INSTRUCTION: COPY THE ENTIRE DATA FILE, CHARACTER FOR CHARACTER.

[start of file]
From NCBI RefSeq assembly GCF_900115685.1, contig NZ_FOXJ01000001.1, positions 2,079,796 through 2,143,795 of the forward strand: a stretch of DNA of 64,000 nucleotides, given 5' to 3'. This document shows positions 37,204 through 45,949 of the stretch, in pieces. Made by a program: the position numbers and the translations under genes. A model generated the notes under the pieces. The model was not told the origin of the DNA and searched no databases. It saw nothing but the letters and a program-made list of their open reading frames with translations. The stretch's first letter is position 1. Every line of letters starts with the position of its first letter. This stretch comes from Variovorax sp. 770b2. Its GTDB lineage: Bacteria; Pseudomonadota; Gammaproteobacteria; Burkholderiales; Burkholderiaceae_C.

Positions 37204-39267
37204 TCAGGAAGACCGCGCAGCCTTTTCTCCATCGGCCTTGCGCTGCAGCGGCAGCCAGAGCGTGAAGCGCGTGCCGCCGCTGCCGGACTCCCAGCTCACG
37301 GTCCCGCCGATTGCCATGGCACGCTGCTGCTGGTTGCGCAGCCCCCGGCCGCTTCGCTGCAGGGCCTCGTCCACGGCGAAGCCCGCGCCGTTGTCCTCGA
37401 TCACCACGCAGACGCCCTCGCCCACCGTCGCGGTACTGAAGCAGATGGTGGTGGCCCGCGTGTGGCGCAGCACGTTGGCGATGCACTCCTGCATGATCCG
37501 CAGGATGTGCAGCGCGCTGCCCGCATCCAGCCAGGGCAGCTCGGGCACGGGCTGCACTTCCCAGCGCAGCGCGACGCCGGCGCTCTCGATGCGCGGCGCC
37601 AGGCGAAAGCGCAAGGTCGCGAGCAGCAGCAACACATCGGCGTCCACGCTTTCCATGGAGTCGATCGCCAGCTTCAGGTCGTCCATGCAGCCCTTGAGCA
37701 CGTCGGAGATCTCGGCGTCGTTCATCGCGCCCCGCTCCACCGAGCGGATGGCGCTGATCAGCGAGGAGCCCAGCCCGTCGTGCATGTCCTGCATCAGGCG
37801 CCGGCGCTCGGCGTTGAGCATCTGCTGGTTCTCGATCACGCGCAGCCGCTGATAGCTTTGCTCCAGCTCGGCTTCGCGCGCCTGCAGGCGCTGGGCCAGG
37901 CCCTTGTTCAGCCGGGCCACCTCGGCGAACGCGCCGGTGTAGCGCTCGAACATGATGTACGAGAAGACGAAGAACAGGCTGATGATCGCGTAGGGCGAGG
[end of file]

From NCBI RefSeq assembly GCF_900115685.1, contig NZ_FOXJ01000001.1, positions 2,079,796 through 2,143,795 of the forward strand: a stretch of DNA of 64,000 nucleotides, given 5' to 3'. This document shows positions 37,204 through 45,949 of the stretch, in pieces. Made by a program: the position numbers and the translations under genes. A model generated the notes under the pieces. The model was not told the origin of the DNA and searched no databases. It saw nothing but the letters and a program-made list of their open reading frames with translations. The stretch's first letter is position 1. Every line of letters starts with the position of its first letter. This stretch comes from Variovorax sp. 770b2. Its GTDB lineage: Bacteria; Pseudomonadota; Gammaproteobacteria; Burkholderiales; Burkholderiaceae_C.

Positions 37204-39267
37204 TCAGGAAGACCGCGCAGCCTTTTCTCCATCGGCCTTGCGCTGCAGCGGCAGCCAGAGCGTGAAGCGCGTGCCGCCGCTGCCGGACTCCCAGCTCACG
37301 GTCCCGCCGATTGCCATGGCACGCTGCTGCTGGTTGCGCAGCCCCCGGCCGCTTCGCTGCAGGGCCTCGTCCACGGCGAAGCCCGCGCCGTTGTCCTCGA
37401 TCACCACGCAGACGCCCTCGCCCACCGTCGCGGTACTGAAGCAGATGGTGGTGGCCCGCGTGTGGCGCAGCACGTTGGCGATGCACTCCTGCATGATCCG
37501 CAGGATGTGCAGCGCGCTGCCCGCATCCAGCCAGGGCAGCTCGGGCACGGGCTGCACTTCCCAGCGCAGCGCGACGCCGGCGCTCTCGATGCGCGGCGCC
37601 AGGCGAAAGCGCAAGGTCGCGAGCAGCAGCAACACATCGGCGTCCACGCTTTCCATGGAGTCGATCGCCAGCTTCAGGTCGTCCATGCAGCCCTTGAGCA
37701 CGTCGGAGATCTCGGCGTCGTTCATCGCGCCCCGCTCCACCGAGCGGATGGCGCTGATCAGCGAGGAGCCCAGCCCGTCGTGCATGTCCTGCATCAGGCG
37801 CCGGCGCTCGGCGTTGAGCATCTGCTGGTTCTCGATCACGCGCAGCCGCTGATAGCTTTGCTCCAGCTCGGCTTCGCGCGCCTGCAGGCGCTGGGCCAGG
37901 CCCTTGTTCAGCCGGGCCACCTCGGCGAACGCGCCGGTGTAGCGCTCGAACATGATGTACGAGAAGACGAAGAACAGGCTGATGATCGCGTAGGGCGAGG